E-Pharma companies (the ones which let you buy medicines online) may soon face some serious hurdles to carry out their business. According to the latest order issued by the drug regulator in India, Drugs Controller General of India (DCGI) has put a ban on the sale of online medicines and drugs.
The ban however is temporary until the report comes out from a 7-member committee which was constituted in December for finding out the potential consequences of such online drug sales. The committee is headed by Dr Harshadeep Kamble (Commissioner, food and drugs administration, Maharashtra) and will submit its findings to the centre.
Earlier in June, the Government had appointed industry body FICCI as the nodal agency to regulate the online drug selling business and set the required framework and guidelines for the same.
The e-pharma business has also met with severe criticism from All India Organisation of Chemists and Druggists (AIOCD), a body comprising of many offline chemists. The protest however, continues to show how India’s traditional businesses fear of new-age companies as the latter ones are much more organised, legit and much more convenient — all finally leading to lessening consumers for the traditional, offline stores.
To register their protest against the regulation of online drug selling by the Government, over 8.5 lakhs
chemists under AIOCD had observed a 1 day strike in October last year demanding a ban on the online sale of drugs.
They are of the opinion that online drug sale will not only affect the business and families of over 8 lakh chemists and 80 lakh employees across India but will also lead to reckless consumption of drugs without any medical recommendation . They also claimed that online selling of drugs violate the Drugs and Cosmetics Act, 1940 and the Drugs and Cosmetics Rules, 1945.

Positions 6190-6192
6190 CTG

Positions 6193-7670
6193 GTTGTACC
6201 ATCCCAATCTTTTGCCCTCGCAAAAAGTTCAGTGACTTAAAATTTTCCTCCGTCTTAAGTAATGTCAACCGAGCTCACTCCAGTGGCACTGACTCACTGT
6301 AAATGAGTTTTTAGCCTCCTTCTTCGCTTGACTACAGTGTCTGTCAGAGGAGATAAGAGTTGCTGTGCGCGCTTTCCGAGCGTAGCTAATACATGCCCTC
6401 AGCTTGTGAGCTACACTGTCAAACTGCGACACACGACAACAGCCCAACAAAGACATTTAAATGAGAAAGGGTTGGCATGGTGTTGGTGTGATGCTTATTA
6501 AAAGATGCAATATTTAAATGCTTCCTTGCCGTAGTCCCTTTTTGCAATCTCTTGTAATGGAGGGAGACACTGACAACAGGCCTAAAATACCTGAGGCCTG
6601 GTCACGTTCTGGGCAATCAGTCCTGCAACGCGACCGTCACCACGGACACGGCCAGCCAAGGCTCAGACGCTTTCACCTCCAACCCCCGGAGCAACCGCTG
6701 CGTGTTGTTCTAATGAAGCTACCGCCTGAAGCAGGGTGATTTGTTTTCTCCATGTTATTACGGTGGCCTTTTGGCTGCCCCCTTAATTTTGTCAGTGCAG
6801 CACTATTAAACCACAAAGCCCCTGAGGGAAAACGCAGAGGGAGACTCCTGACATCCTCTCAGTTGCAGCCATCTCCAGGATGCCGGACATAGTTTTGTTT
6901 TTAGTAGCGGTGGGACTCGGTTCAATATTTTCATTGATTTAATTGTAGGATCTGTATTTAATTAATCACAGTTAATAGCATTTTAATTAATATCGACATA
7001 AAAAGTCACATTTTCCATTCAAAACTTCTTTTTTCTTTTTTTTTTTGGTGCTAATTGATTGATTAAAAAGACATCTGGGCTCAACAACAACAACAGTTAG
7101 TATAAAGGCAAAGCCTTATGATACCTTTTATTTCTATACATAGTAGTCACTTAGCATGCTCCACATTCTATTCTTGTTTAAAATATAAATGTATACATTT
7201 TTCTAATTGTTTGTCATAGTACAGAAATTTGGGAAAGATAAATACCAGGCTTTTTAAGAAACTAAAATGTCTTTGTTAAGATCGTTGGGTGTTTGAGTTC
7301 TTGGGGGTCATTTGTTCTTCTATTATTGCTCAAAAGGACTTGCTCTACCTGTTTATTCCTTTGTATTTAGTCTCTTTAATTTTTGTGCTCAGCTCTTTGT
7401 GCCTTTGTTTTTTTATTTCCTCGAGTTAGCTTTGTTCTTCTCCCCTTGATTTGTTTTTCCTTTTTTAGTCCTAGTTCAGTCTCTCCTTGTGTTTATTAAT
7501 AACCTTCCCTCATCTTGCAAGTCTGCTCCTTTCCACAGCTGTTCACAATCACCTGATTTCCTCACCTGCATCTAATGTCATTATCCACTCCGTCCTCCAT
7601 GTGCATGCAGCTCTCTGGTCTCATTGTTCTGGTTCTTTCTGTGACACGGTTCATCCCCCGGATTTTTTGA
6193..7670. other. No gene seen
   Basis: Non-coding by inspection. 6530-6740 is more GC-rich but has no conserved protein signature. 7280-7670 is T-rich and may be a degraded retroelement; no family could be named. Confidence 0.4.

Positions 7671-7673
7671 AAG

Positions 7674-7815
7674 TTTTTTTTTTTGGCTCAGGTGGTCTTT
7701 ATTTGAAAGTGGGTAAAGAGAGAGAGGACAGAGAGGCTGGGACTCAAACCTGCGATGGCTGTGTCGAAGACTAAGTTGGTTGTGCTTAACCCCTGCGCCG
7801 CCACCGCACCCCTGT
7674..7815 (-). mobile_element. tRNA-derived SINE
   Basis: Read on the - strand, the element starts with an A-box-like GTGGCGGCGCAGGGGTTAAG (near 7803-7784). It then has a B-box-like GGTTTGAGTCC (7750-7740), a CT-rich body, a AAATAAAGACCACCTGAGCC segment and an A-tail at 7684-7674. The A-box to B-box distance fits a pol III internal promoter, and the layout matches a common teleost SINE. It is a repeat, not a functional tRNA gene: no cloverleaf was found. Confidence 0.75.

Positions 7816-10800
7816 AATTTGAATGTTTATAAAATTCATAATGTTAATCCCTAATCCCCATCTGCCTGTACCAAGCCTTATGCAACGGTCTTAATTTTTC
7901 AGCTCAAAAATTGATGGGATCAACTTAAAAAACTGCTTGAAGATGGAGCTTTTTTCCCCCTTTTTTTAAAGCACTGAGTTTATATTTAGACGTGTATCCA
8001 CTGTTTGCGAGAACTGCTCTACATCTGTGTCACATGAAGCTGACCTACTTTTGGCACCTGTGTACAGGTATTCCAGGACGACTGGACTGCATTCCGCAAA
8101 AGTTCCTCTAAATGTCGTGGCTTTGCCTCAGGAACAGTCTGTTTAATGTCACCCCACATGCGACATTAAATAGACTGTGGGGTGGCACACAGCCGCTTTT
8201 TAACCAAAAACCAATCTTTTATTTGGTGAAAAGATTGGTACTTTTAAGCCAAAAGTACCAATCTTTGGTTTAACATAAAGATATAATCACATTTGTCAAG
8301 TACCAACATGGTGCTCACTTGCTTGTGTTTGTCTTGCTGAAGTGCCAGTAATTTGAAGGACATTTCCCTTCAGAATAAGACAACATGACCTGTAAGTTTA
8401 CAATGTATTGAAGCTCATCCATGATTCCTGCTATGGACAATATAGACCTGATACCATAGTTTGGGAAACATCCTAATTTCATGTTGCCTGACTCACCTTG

According to these laws,medicinal drugs cannot be sold without the prescription of a registered medical
practiononer. AIOCD has further accused online companies of compromising storage conditions required for transport of medicines as they supply through local courier companies and also makes the recall
of drugs virtually impossible.
It is noteworthy that last year, Maharashtra’s Food and Drug Administration (FDA) had issued an FIR against Kunal Bahl, CEO of Snapdeal for allegedly selling drugs such as Sildenafil citrate tablets (Viagra), that only urologists, psychiatrists, endocrinologists and dermatologists could prescribe.
In addition, the marketplace was also selling OTC emergency contraceptives. These drugs are to be sold only on the prescription issued by certified medical practitioners . After that, Snapdeal had taken off all the medical and health related products from its marketplace. A Surat based e-pharma company called Prowisor Pharma too was raided by Gujarat FDI regulator last year and was found selling drugs worth Rs.7 lakh online.
This seems like a traditional debate associated with the disruption of traditional methods of doing business with technology. The domestic drug market in India is pegged at about $10 billion and offers a huge
potential for disruption through online retailing.
However, there are safety concerns particularly related to the prescription verification etc, but once those are resolved and proper rules and framework related to online e-pharma is laid, there seems no particularly serious concern which can lead to a permanent ban on online selling — except of course the traditional offline chemist guys make up another India-wide strike for their own gains.